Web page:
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J Nephrol. 2003 Jul-Aug;16(4):580-5.

Tacrolimus-associated hemolytic uremic syndrome: a case analysis.

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Division of Nephrology, Department of Medicine, Taipei Veterans General Hospital and School of Medicine, National Yang-Ming University, Taipei, Taiwan, Republic of China.



Tacrolimus is an effective organ transplantation immunosuppressant. Hemolytic uremic syndrome (HUS) is a rare but severe complication of tacrolimus.


We report a case of tacrolimus-associated HUS and review the 15 previously reported cases.


The results of the 16 cases indicated that tacrolimus-associated HUS is more frequent in females (56.3%), with the mean age at onset of 41.3 years. Forty-four percent of cases received renal transplantations. The average time from the first tacrolimus dose to HUS onset was 7.1 months. Prevalence was between 0.14.7%. The tacrolimus trough level did not predict the prognosis. Seven patients (43.7%) had improved graft function after treatment, including anticoagulation and antiplatelet therapy, reduction or discontinuation of tacrolimus, switch to cyclosporine (CyA), plasma exchange (PE) and dialysis. Five patients (31.3%) died and four patients (25%) lost their graft in spite of the above treatment. Mortality risk factors for transplant recipients with tacrolimus-associated HUS included: (1) non-renal transplant recipients (100% vs. 36.4%, p = 0.034); (2) lower peak serum Cr (2.58 +/- 1.23 vs. 6.16 +/- 1.96, p < 0.002); (3) liver dysfunction (60% vs. 0, p < 0.02); (4) higher serum lactate dehydrogenase (LDH) level (3119 +/- 1019 vs. 982 +/- 522, p < 0.001). A lower platelet count carried borderline mortality risk (29500 +/- 14480 vs. 59625 +/- 25584, p = 0.057).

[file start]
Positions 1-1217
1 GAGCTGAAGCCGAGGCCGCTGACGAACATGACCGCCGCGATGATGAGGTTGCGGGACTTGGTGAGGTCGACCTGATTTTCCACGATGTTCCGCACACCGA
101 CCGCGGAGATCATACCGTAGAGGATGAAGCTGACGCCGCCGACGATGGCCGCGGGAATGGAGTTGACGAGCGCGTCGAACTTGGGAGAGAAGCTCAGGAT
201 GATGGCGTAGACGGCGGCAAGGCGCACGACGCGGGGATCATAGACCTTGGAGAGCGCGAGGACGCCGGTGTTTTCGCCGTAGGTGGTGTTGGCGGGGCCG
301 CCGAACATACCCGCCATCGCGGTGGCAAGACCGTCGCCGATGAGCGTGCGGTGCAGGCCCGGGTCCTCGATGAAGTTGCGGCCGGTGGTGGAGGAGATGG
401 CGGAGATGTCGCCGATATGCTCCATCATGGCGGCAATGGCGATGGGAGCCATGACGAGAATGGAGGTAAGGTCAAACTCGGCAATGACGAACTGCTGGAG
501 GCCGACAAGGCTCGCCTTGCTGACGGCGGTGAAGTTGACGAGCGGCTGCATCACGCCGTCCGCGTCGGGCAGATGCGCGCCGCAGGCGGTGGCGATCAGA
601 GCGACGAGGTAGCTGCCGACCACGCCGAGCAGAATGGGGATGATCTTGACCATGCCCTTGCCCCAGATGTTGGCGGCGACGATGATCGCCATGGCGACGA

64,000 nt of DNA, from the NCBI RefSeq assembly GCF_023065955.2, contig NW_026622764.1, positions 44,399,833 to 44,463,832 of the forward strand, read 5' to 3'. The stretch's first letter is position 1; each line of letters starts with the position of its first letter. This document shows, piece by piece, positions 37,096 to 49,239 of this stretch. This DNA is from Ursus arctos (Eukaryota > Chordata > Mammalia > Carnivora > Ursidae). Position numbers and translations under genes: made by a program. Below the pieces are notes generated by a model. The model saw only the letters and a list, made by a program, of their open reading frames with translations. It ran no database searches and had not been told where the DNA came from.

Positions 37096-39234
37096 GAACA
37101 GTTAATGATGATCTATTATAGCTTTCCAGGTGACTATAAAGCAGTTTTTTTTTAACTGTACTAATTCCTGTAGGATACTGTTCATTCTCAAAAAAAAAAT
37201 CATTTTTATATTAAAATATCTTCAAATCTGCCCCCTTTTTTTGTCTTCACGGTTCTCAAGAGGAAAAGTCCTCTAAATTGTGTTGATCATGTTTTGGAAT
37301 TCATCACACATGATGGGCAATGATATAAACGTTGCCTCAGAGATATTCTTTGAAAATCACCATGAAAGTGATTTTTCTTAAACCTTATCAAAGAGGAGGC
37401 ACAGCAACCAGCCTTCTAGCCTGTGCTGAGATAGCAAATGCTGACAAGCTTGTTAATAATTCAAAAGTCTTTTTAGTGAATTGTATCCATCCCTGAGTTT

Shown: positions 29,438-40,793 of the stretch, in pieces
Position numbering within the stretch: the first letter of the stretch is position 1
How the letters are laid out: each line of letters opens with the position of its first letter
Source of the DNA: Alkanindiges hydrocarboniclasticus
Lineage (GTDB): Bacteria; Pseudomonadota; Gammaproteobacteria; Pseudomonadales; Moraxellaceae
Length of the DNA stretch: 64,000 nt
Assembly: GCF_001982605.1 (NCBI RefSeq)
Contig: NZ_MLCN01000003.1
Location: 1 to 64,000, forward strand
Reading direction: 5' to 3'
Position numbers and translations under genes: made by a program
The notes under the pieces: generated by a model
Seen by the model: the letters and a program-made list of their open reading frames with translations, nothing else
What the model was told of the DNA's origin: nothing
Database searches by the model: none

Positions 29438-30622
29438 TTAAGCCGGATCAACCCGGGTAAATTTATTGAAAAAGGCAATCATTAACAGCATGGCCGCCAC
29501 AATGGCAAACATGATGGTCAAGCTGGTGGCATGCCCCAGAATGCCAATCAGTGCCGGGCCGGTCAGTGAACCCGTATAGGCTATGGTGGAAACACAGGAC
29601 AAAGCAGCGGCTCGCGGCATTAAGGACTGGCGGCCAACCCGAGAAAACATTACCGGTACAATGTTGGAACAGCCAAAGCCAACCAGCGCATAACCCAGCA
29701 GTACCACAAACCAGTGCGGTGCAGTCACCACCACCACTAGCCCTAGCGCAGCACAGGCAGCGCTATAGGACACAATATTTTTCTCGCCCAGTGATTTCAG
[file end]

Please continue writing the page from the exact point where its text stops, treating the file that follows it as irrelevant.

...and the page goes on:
HUS should be included in the differential diagnosis of renal function deterioration in patients on tacrolimus post-organ transplantation. Frequent renal function monitoring and appropriate treatment should be performed aggressively to decrease morbidity and mortality, especially in patients with risk factors.

[Indexed for MEDLINE]

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